We’ll start with the good stuff, and then we’ll suddenly jump into all the bad elements (because gradually easing into them isn’t an option). The scale and scope of “Resident Evil” is palpable. You can really feel how expansive the zombie apocalypse is as the characters are made to move from one place to another. The production design team has done a good job of making every location seem unique. The variety of creatures and the detailed way in which they’ve been realized are worthy of applause. Although it is easy to take the make-up, special effects, and costume design used for regular zombies for granted, you shouldn’t. Instead, you should appreciate how consistently the aforementioned departments have aced it across various films and shows. The VFX in the show is impeccable. Everything from the zombie dogs to the skin-less monsters that can pierce one’s head with their tongue to the gargantuan animals, they all look top-notch.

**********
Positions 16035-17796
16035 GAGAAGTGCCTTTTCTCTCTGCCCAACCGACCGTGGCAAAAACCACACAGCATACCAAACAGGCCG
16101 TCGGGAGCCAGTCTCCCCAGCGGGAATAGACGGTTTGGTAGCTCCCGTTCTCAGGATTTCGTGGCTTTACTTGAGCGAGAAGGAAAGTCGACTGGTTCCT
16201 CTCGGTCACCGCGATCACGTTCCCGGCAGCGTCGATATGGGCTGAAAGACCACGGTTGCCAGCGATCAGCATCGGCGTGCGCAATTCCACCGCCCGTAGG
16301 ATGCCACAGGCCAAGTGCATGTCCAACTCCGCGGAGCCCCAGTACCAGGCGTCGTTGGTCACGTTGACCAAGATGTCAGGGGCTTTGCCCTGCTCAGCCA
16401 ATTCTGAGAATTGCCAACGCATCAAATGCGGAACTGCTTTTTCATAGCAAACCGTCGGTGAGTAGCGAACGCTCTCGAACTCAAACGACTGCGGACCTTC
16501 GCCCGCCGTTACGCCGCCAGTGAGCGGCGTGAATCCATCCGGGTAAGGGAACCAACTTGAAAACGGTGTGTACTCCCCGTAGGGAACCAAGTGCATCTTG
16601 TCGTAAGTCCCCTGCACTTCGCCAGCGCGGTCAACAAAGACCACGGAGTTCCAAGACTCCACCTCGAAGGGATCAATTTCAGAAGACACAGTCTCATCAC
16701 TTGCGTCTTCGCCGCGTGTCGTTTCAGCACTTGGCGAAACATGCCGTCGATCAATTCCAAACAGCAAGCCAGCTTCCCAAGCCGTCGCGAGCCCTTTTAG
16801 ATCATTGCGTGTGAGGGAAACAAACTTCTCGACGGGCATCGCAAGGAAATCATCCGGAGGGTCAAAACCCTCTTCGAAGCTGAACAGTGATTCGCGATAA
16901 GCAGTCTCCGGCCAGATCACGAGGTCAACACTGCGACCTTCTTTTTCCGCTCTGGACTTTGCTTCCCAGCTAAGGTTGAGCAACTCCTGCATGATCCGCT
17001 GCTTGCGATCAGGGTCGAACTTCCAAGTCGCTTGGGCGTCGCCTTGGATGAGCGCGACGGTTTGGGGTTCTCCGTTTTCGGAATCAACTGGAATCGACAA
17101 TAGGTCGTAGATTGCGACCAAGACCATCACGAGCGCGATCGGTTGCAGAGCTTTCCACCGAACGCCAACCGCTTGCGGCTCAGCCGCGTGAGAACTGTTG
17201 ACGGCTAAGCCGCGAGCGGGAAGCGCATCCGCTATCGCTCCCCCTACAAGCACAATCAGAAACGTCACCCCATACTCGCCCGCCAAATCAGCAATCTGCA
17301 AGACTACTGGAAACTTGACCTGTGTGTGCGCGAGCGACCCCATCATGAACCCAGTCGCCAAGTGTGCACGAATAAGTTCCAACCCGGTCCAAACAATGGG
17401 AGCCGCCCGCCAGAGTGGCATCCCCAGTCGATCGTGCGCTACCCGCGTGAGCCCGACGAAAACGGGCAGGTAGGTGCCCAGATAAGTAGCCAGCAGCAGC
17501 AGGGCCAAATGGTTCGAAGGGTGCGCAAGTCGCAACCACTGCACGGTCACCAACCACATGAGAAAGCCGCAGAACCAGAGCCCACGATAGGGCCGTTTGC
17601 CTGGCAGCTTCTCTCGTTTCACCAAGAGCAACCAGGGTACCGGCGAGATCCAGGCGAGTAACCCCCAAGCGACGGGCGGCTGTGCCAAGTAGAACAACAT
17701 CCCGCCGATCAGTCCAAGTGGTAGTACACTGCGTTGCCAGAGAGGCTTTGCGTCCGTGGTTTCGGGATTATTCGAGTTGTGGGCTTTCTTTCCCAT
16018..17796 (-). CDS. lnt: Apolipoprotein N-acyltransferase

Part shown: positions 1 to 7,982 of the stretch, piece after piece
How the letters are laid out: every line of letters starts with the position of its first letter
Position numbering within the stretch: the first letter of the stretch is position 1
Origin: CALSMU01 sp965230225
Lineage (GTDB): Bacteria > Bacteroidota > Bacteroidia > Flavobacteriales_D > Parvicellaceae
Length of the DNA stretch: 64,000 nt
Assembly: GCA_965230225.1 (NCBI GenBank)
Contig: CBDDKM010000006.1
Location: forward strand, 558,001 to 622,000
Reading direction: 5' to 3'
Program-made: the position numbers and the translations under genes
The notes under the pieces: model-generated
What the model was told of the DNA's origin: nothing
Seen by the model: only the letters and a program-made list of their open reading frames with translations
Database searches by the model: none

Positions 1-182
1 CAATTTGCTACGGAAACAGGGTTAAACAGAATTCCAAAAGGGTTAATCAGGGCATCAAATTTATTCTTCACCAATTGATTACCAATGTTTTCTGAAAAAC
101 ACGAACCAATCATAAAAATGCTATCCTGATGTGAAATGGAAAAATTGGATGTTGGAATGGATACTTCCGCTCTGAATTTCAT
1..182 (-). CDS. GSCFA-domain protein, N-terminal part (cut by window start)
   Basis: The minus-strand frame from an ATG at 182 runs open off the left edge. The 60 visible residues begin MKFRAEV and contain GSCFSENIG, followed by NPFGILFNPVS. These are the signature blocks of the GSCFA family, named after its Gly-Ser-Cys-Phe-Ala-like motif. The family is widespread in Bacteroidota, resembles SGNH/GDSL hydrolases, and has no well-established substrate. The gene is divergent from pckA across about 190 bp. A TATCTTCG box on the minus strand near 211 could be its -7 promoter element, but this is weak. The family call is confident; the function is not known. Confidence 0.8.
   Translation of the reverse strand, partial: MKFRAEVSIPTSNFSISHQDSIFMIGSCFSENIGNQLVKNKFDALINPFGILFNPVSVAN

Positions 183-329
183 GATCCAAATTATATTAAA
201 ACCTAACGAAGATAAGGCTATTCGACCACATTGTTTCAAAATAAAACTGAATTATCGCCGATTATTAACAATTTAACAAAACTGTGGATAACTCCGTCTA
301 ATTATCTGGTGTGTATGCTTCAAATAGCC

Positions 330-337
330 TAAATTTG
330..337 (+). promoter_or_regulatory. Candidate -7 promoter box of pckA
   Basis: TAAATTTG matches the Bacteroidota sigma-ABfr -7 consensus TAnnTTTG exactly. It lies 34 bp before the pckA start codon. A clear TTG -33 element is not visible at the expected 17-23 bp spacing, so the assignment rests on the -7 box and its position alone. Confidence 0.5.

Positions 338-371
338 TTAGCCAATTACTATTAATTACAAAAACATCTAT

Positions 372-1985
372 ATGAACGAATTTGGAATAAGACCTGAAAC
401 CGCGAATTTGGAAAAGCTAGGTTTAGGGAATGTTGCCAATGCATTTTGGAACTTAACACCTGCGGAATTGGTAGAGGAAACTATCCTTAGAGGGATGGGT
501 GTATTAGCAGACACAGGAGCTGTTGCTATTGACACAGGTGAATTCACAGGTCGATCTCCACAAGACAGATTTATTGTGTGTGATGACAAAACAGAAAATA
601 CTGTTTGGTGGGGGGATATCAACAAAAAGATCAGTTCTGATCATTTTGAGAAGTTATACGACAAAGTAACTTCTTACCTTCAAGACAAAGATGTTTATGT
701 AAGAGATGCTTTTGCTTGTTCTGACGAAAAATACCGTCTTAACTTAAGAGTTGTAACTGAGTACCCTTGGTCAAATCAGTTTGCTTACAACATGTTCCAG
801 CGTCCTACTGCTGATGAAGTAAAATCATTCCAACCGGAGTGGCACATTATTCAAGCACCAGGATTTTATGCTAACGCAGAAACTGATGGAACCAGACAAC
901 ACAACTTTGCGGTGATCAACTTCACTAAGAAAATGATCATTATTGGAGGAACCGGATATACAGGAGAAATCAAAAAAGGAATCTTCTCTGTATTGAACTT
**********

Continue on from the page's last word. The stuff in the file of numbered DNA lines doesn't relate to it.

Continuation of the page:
Now, we get to the bad stuff. Talking about the zombies, the plot-armor around Jade is thick. At one point, she is given something that is a very literal form of plot-armor, making her impervious to zombie attacks. But even before that, all these blood-thirsty and brain-dead creatures, who are otherwise capable of killing anyone within seconds, miraculously start to dilly-dally around whenever Jade’s around. It’s as if they’ve read the script, and they know she’s the main character. So, they are taken over by the urge to showboat long enough for Jade to either kill them or run away. Yes, it’s obvious why that’s the case: you don’t want your lead to die in the first 20 minutes. Then why bring her so close to the zombies? Or why show her to be so unathletic and lucky instead of making her crafty or athletic? Showing her barely making it out alive once or twice is fine. Multiple times? It simply diminishes the tension.